What about paint waste?
Why is paint waste a problem?
All painting jobs create wastes that can harm humans, waterways, fish and other wildlife if handled or disposed improperly. Paints and paint waste can enter storm drains from runoff or improper disposal. Storm drains carry untreated pollutants directly into local streams and rivers, harming aquatic plants, animals, fish and those who eat the fish.

Why should you be concerned?
Aside from causing environmental damage, improper disposal violates Federal, and Utah State Regulations of which specifically prohibit the improper disposal of wastes and contamination of waters and provide for civil and criminal penalties for violators. Most painters manage wastes responsibly, but sometimes disposal options can be confusing. This brochure is designed to help you prevent, reduce, recycle or safely dispose of common painting wastes. The result will be happier customers who appreciate your concern for their property and a safer environment.

What is paint waste?
• Solvents (water, mineral spirits, toluene)
• Oil-based paint
• Latex paint
• Rags
• Paint chips/dust
• Paint and solvent containers

What can you do with usable leftover paint?
• Check into donating leftover paint to local theaters, schools, clubs or churches.
• Give small amounts of paint left over at the end of a job to the customer for touch up.
• Combine light-colored leftover paints for use as primer on future jobs.
• Dispose of unwanted oil-based paint at a permitted hazardous waste management facility.

Clean-up do’s
• Allow paint solids in used solvents to settle so the clear portion can be poured off and reused.
• Dispose of spent solvents at a permitted hazardous waste management facility.
• Use the least toxic cleanup solvent available.

Clean-up don’ts
• Don’t pour oil-based or latex waste paint or clean-up materials onto the ground.
• Don’t pour any paint or clean-up materials into storm drains, ditches, gutters, catch basins, dry wells, creeks or other surface water drainage.
• Don’t (unless authorized to do so from your local Solid Waste Authority) put liquid paint, solvent or clean-up waste in garbage cans or dumpsters.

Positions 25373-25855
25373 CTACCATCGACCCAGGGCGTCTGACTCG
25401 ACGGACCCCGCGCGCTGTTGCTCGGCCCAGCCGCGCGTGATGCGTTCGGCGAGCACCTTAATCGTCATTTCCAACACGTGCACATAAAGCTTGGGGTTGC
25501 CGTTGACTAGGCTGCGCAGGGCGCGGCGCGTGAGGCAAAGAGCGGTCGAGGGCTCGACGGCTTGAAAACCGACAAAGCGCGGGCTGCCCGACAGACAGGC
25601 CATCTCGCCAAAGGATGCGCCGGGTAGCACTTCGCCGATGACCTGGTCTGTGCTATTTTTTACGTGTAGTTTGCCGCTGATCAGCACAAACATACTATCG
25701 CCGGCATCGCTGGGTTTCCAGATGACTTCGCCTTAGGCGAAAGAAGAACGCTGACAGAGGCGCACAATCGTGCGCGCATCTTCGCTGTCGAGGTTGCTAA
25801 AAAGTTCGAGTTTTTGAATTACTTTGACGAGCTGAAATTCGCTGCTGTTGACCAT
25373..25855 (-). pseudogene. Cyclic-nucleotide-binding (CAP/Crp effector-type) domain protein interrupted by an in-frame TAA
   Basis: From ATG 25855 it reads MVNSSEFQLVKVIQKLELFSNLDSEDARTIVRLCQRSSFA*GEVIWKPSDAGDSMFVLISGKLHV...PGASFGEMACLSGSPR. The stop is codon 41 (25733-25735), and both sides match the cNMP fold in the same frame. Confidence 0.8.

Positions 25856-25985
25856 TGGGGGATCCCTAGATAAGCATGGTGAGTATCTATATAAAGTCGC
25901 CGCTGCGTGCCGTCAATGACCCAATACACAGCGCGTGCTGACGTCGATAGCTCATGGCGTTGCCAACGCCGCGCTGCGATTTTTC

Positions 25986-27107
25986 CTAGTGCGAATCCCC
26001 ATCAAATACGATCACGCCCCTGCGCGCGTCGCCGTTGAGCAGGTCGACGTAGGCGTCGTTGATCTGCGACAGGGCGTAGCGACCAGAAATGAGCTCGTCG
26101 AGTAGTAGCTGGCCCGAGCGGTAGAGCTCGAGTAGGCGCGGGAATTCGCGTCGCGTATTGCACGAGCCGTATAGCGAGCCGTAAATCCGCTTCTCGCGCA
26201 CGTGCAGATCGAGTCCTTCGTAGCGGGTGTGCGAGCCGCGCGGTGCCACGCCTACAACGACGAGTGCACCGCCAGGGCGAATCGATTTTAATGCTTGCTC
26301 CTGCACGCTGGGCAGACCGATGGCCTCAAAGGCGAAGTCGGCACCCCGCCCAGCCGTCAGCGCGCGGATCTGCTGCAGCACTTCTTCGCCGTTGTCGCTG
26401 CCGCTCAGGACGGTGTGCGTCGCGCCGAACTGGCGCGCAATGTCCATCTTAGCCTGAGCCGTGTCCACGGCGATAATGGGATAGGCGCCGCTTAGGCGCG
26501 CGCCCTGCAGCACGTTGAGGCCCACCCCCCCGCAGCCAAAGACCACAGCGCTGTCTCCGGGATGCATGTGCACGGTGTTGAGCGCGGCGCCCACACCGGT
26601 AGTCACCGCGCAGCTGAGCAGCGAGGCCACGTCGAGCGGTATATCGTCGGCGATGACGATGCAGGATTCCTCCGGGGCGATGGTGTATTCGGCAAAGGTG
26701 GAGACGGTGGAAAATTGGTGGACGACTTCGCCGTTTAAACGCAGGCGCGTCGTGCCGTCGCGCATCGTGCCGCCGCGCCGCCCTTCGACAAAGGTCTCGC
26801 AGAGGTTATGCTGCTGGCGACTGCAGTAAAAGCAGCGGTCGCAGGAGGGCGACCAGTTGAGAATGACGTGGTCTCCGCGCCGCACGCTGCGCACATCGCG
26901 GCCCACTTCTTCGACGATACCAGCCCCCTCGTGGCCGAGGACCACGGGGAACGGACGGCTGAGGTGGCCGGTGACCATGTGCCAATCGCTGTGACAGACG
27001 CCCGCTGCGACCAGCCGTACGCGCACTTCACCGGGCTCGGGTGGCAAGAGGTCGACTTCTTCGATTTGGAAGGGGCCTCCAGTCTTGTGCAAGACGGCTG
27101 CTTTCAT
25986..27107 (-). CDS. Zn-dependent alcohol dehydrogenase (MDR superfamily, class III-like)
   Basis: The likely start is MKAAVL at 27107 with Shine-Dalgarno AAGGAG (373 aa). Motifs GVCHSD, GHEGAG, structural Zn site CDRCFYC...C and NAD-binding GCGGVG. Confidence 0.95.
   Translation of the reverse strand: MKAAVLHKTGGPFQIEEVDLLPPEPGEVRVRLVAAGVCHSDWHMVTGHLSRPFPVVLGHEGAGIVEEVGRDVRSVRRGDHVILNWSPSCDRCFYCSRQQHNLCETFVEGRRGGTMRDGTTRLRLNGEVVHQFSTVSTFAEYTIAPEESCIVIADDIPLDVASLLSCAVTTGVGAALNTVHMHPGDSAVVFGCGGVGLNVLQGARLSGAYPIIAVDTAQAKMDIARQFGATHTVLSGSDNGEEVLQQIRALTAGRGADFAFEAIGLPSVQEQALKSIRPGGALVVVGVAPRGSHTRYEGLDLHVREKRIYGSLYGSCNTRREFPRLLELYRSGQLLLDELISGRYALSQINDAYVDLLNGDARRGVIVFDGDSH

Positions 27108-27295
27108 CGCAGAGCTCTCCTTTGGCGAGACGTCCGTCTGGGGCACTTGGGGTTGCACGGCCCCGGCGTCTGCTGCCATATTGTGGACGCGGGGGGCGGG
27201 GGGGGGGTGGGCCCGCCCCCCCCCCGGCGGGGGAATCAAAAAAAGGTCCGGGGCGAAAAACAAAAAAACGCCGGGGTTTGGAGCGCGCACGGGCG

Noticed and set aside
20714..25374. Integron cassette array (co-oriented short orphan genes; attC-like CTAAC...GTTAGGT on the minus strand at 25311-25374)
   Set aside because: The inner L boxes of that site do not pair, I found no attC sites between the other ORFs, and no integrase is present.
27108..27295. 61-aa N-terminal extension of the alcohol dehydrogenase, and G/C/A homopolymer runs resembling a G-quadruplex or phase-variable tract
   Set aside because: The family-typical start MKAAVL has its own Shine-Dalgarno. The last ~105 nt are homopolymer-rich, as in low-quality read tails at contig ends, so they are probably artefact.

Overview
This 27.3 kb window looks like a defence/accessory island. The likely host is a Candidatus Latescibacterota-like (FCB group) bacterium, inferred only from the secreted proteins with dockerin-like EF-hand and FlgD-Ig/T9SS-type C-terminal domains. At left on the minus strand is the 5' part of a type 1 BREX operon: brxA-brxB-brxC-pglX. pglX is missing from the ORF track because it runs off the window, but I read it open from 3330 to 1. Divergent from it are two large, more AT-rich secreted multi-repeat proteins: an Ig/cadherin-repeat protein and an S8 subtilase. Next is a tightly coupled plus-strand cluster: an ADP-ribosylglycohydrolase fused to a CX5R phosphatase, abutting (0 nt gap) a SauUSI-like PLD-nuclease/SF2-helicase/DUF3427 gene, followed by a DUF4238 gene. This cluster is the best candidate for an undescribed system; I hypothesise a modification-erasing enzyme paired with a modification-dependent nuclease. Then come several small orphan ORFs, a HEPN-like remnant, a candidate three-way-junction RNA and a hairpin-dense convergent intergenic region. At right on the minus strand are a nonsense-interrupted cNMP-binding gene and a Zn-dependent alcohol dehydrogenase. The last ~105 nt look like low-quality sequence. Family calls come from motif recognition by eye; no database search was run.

Other paint job waste
• Remove lids from empty latex containers and allow the contents to dry out. Dispose of lids and dry containers in the garbage.
• Allow rags to dry thoroughly and dispose in the garbage.
• Dispose of paint chips and dust properly. For information, contact the Utah Department of Environmental Quality (DEQ).
• Most paint strippers are hazardous and should be disposed as hazardous waste.

Common sense tips and guidelines
• Purchase only the amount of paint needed for each job.
• Use latex paint whenever possible.
• Use tarps and drip pans to collect paint and solvent spills.
• Keep containers tightly sealed when not in use to avoid spills.
• Avoid contaminating ground surface with paint chips and dust.
• Use high-efficiency spray guns to minimize overspray.
• Train employees and subcontractors to handle paint waste properly.
• Store leftover latex paint, oil-based paint and solvents separately in original or clearly marked containers.

Show All Answers

1. Do I need a Wastewater Discharge Permit?
2. Do I need a grease interceptor?
3. What is a Grease Removal Device, (GRD)? How does it work?
4. Do I have a grease trap?
5. How should a Preferred Pumper, Waste Hauler or other rendering companies service my GRD?
6. What if I don’t install a grease trap?
7. How can I be sure I am in compliance with the rules?
8. What is the criterion for grease trap/interceptor inspections?
9. What about maintaining my GRD?
10. What about dental wastes?
11. What about paint waste?
12. How can I get more information?